This review was previously published in The National newspaper.
WHETHER the plot demands it or not, if a movie is even remotely successful then you can pretty much guarantee that a sequel will pop up sooner or later. So why should Olympus Has Fallen be any different?
We catch up with Gerard Butler’s Secret Service Agent Mike Banning as he joins President Asher (Aaron Eckhart) on a trip to London for the state funeral of the British Prime Minister. The event has drawn a lot of biggest world leaders to the British capital, causing major security risks for all involved. There are no points for guessing that an attack ensues designed to take out as many leaders as possible and ultimately kidnap the US president.
Essentially it’s the same formula as the last time: terrorists attack an iconic location, try to get the president and Butler is there to save the day, with large helpings of jingoism, one-liners and explosions thrown in for good measure. But this time it gives them the chance to take part in Hollywood’s new favourite pastime: destroying the hell out of London and it takes a singular glee in showing the various iconic landmarks explode and topple over.
The villain has changed from rogue Koreans to a Pakistani arms dealer, motivated half by revenge for a drone strike that inadvertently killed his daughter and half by some convoluted way of bringing war to the West. As it turns out, it’s all stabby on the Western front, with Butler’s John McClane wannabe hero stabbing as many nameless baddies as he can get his hands on in the name of protecting his Commander in Chief.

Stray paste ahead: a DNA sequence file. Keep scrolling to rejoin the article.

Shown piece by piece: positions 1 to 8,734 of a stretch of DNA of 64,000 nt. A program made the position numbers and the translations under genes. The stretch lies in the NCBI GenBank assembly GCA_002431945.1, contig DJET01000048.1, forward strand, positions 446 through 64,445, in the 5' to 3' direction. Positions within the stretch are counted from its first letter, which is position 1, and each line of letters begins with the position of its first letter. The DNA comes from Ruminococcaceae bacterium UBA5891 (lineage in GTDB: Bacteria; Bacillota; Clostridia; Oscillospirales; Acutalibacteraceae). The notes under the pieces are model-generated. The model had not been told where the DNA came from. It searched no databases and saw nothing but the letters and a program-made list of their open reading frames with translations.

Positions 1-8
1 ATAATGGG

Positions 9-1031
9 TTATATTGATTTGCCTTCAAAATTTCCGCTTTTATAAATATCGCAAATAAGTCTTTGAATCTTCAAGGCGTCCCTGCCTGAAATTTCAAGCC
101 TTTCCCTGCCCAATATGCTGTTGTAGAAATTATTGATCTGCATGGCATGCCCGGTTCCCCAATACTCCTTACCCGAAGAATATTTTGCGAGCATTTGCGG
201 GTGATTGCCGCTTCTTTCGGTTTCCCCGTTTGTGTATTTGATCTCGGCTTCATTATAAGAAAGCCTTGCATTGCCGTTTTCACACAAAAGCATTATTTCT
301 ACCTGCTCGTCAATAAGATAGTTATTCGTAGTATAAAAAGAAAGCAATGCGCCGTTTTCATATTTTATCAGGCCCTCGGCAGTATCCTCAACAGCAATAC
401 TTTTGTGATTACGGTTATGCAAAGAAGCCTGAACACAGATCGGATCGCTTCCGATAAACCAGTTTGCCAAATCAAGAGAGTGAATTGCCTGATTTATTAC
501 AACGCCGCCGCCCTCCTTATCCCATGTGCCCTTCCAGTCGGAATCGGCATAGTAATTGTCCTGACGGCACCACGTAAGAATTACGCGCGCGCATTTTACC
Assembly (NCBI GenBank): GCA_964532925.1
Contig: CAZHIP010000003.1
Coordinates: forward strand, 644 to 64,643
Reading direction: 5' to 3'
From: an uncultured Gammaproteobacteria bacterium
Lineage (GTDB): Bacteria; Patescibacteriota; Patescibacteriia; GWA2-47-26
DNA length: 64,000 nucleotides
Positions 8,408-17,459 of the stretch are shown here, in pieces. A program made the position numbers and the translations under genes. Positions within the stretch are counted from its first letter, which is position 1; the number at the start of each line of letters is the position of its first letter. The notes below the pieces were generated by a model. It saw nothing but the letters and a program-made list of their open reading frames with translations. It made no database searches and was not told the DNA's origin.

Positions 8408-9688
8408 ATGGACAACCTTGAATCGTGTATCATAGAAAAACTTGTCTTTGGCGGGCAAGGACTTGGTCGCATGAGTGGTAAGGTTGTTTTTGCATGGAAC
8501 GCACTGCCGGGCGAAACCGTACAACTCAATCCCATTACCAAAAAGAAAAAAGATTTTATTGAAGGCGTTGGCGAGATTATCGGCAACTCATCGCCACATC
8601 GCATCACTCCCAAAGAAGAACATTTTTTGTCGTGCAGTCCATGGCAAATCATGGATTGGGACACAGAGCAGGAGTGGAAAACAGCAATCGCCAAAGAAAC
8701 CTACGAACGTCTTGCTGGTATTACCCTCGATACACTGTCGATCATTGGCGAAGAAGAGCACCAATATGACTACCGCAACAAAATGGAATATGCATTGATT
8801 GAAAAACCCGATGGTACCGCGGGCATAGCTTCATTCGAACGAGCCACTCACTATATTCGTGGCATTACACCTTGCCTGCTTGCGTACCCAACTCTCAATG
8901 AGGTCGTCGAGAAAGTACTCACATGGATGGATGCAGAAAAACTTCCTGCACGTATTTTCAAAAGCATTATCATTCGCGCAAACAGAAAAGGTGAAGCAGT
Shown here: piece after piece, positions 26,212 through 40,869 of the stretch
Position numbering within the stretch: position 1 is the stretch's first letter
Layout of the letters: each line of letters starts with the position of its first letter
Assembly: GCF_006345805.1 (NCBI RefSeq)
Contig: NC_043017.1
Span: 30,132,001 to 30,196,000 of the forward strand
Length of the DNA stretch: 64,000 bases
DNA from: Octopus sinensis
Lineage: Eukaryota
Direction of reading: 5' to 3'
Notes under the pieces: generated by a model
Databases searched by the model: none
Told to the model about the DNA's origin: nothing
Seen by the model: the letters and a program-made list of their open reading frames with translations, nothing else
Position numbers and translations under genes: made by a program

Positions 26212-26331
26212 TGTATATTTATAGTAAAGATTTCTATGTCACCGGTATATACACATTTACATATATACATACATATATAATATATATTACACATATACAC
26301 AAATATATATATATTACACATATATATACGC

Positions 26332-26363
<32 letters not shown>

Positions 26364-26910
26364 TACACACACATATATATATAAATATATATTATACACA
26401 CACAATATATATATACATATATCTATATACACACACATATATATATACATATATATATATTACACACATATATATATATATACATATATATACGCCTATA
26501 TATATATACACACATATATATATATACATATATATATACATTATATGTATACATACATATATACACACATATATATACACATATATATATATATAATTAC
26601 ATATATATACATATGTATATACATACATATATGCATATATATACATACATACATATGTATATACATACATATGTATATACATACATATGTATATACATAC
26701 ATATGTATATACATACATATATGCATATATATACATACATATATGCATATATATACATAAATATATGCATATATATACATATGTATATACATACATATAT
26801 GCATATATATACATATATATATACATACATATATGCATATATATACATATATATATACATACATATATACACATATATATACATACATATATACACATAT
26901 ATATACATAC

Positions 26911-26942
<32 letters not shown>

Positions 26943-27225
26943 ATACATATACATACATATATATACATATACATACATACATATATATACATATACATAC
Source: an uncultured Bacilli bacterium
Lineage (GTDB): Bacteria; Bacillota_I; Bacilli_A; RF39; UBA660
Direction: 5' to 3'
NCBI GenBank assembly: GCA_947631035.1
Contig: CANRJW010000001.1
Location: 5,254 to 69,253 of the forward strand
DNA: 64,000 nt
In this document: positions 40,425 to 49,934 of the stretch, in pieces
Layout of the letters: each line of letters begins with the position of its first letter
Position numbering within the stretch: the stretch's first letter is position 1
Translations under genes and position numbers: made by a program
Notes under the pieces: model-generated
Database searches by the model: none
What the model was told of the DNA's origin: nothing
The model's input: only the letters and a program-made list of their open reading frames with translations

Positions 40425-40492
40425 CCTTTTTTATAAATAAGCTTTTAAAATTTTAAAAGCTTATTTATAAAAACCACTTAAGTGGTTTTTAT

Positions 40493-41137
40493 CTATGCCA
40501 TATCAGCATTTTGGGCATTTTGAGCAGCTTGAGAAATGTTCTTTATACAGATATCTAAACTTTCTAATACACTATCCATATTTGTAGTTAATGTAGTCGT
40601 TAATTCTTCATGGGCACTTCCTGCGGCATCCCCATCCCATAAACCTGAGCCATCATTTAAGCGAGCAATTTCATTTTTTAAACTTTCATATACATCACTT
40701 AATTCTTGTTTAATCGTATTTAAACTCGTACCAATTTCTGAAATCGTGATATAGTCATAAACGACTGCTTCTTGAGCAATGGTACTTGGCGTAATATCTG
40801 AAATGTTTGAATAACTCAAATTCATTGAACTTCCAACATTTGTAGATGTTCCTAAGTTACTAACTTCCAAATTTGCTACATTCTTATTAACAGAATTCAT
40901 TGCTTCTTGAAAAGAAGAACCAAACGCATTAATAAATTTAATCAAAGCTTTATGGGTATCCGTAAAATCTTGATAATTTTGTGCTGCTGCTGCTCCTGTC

It’s a deeply silly film and it feels like it’s only aware of that for half the time. That niggling issue last time comes into full view here: it’s a bombastic sequel caught between having a glint in its eye and being deadly serious when it waffles on about how America will prevail.
Sometimes that America rules the world mentality turns a little mean, such as certain lines of dialogue being at best ignorant and at worst downright xenophobic – imagine the action movie equivalent of “go back to your own country” and you’re somewhere close. You could almost be offended if it weren’t all so damn ludicrous.
Its attempts to be any sort of relevant viewing of real world political and warfare situations — the morality of remotely bombing places, dubious political allegiances between Western nations etc. — is foolhardy because it’s ultimately nothing more than an enjoyably brainless summer blockbuster that just so happens to be released a few months ahead of time.
Forget logic, forget realism, forget originality; this is the very definition of a does what it says on the tin popcorn movie. By the time Butler profanely tells you how thirsty he is, it’s time to throw your hands up and embrace the silliness.